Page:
We all watched as a helicopter was, we assumed training, hovering low over the sea and then moving on before coming back again to redo the manoeuvre. Just another 30 minutes and we were back at the car park and the 50 minutes drive back home -still with good weather although rain did come at about 5.30pm as predicted.



    ******************************




    UPDATE 6th APRIL 2019

    NOTICE OF WALK ON THE 9TH APRIL   
    TEHIDY WOODS AND NORTH CLIFFS WALK

     

    1) 6 MILE CIRCULAR EASY/MODERATE WALK ON COAST PATH,WOODLAND AND FARMLAND

    2) MOSTLY FLAT WITH A FEW GATES AND ONE MINOR UPHILL. WE WILL BE REPEATING ONE PART OF THE COAST PATH

    3) YOU WILL NEED TO BRING PICNIC LUNCH BUT THERE WILL BE TWO OPPORTUNITIES FOR DRINKS AND TOILETS-ONE AT ABOUT 11.15AM.

    4) WE WILL BE MEETING AT COMMUNITY CENTRE AT 9.25AM FOR 9.30AM DEPARTURE AND ABOUT 1 HOUR DRIVE TO START POINT AND RETURNING AT ABOUT 4.00PM. WE WILL BE STARTING THE WALK AT NATIONAL TRUST CAR PARK ON B3301 SOUTH WEST OF PORTREATH-POST CODE AND REFERENCES CAN BE GIVEN IF REQUIRED.

    COULD YOU PLEASE LET US KNOW BY SATURDAY 6TH APRIL IF YOU WANT TO GO ON THE WALK AND IF YOU CAN OFFER TRANSPORT.

    REGARDS,

    CHRIS AND JANET



    UPDATE 27th MARCH 2019

    REPORT OF WALK OF THE 26TH MARCH 2019

    TO KILMINORTH AND ALONG THE ESTUARY

    This was a 4.5 mile circular walk which was a repeat of a similar walk done in October 2015 when on that occasion 8 walkers completed the walk. On this very sunny and glorious March day 23 walkers gathered at Hannafore to start the walk past the bridge and through the large car park to reach the climb through the woods.

    A photograph was taken at this point whilst we were still in fine fettle.



    After climbing first through the woods,over a stile and through a large agricultural field we reached our summit and another photograph showing the coast line behind us.

    https://farm8.staticflickr.com/7871/47477690101_3878304160_b.jpg

    Click on image above for larger view

    After a short walk following the footpath signs we reach the cottages rented by Hoseasons and then our downhill bit to sea level and the estuary with the tide fast going out leaving mud flats and wading birds. A levelish walk now along the estuary, a bit slippery in places, and towards West Looe and with the time about 12.45pm we reached our six picnic tables and time for a bite of lunch.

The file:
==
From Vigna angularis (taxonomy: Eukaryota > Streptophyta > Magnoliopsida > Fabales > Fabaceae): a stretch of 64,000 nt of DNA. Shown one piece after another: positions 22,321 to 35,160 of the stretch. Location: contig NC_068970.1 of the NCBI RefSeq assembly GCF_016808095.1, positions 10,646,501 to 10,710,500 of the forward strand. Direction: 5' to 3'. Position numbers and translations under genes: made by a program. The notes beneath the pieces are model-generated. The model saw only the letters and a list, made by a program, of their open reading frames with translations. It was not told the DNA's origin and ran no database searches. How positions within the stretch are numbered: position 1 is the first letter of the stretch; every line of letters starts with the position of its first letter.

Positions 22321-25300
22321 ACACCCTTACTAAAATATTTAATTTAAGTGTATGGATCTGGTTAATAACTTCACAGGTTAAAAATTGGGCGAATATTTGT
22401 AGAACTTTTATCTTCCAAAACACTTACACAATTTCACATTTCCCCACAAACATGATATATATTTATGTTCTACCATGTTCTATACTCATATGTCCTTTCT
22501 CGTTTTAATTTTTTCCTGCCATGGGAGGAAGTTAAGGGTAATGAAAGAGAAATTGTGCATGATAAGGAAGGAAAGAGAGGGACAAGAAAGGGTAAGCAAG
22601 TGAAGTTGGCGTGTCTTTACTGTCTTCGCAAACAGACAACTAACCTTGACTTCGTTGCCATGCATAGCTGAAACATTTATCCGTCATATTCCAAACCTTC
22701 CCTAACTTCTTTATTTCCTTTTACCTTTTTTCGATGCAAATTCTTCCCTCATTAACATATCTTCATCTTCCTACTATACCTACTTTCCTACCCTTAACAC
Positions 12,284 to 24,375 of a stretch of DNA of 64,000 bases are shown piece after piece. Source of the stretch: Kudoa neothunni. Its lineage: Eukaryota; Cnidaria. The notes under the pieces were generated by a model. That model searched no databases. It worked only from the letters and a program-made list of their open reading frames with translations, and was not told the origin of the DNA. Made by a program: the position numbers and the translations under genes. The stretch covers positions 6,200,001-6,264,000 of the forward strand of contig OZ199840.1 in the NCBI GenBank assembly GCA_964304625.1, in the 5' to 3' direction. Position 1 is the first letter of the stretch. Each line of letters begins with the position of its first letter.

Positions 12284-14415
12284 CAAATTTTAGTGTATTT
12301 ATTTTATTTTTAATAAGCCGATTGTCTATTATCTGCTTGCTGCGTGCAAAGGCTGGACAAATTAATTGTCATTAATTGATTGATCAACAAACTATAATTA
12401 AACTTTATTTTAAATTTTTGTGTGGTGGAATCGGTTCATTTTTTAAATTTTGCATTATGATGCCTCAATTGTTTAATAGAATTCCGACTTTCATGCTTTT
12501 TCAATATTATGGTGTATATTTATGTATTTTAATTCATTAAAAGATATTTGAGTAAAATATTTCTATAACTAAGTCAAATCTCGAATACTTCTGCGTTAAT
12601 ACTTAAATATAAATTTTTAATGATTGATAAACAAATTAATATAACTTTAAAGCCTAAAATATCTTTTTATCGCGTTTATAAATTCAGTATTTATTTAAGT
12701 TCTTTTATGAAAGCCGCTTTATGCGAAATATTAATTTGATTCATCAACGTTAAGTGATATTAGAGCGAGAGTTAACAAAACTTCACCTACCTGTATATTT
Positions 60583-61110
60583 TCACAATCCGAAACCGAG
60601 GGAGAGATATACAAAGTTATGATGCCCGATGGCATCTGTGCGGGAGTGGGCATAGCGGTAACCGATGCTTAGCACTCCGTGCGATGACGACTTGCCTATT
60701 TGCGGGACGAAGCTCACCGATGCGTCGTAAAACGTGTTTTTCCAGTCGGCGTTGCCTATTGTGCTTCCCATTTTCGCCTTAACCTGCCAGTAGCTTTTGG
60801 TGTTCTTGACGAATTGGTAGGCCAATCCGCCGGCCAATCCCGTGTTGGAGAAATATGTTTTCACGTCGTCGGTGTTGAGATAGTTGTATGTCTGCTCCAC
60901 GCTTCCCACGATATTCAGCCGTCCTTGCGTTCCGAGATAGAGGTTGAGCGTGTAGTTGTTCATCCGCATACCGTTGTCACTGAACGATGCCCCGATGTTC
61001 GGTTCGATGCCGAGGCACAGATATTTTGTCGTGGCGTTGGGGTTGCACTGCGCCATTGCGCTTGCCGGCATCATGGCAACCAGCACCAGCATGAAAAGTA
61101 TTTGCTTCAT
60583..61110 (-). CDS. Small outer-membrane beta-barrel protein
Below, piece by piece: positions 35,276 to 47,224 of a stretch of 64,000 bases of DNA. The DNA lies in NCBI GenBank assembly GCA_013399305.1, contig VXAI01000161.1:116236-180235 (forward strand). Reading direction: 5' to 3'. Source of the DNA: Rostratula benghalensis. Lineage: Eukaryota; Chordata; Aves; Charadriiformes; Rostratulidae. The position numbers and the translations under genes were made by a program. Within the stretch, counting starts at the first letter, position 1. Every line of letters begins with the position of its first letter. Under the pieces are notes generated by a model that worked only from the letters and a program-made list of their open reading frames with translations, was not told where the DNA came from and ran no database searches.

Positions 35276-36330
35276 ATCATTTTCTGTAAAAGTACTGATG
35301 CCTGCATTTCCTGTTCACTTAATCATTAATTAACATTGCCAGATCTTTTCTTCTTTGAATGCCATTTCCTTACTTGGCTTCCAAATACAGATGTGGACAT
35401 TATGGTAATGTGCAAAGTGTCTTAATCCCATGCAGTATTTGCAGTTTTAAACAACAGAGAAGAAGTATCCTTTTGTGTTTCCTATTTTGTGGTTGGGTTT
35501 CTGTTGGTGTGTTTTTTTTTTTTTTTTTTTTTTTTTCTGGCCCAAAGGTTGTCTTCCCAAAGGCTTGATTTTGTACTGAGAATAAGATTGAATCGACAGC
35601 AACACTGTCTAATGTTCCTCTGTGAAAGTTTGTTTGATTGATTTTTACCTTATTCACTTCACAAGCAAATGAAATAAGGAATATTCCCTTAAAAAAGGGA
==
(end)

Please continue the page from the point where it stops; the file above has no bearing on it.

After a very pleasant break,particularly for those sitting in the sun, we headed towards the large car park and for some time to return to Lostwithiel whilst for others a visit into East Looe to sample some of the goodies before walking back to Hannafore and ,with the sun still shining, to return home.




    *******************************


    UPDATE 16th MARCH 2019

     NOTICE OF WALK ON THE 26TH MARCH

             TO KILMINORTH AND ALONG THE ESTUARY

     

    Kilminorth Woods
    Image Credit: Flickr - Mark Robinson (CC BY-NC 2.0)


    1) 4.5 MILE CIRCULAR WALK USING WOODLAND WALK, FOOTPATHS AND MINOR ROADS

    2) ONE LONG HILL TO START AND COUPLE OF STILES-MAYBE WET IN PLACES DEPENDING ON TIDES

    3) WE WILL BE HAVING PICNIC ALONG SIDE ESTUARY

    4) ADDITIONAL REFRESHMENTS AND TOILETS AVAILABLE IN LOOE.

    WE WILL BE MEETING AT COMMUNITY CENTRE AT 10.10AM FOR 10.15AM DEPARTURE TO PARK AT HANNAFORE FOR 10.55AM DEPARTURE BY FOOT.

    COULD YOU LET US KNOW BY SATURDAY 23RD MARCH IF YOU WOULD LIKE TO COME AND CAN OFFER TRANSPORT.

    REGARDS,

    CHRIS AND JANET




    UPDATE 2ND MARCH 2019

    NOTICE OF WALK OF 12TH MARCH 2019

    PELYNT TO POLPERRO

    CANCELLED DUE TO BAD WEATHER

     

    HERE ARE THE DETAILS:

    THIS IS A THERE AND BACK WALK (3.5 MILES EACH WAY)

    • THERE WILL BE THE OPTION OF COMING BACK TO PELYNT ON FOOT OR BY BUS, DEPENDING ON FITNESS AND OR WEATHER
    • THE WALK WILL START WITH A VISIT TO PELYNT CHURCH, THE SEAT OF THE FAMOUS BISHOP TRELAWNEY
    • WE WILL WALK ON MINOR ROADS, FOOTPATHS AND GREEN LANES WHICH WILL BE MUDDY
    • THE WALK TO POLPERRO IS MAINLY FLAT/DOWNHILL WHEREAS THE RETURN JOURNEY WILL START WITH A STEEP PULL UP FROM POLPERRO FOLLOWED BY A MODERATE BUT SUSTAINED WALK UPHILL MOST OF THE WAY BACK
    • THERE ARE NO STILES
    • THERE ARE FREE TOILETS IN PELYNT AND 20P TOILETS IN POLPERRO
    • WE WILL PARK IN THE FREE CAR PARK BEHING THE SOCIAL CLUB (PL13 2LG)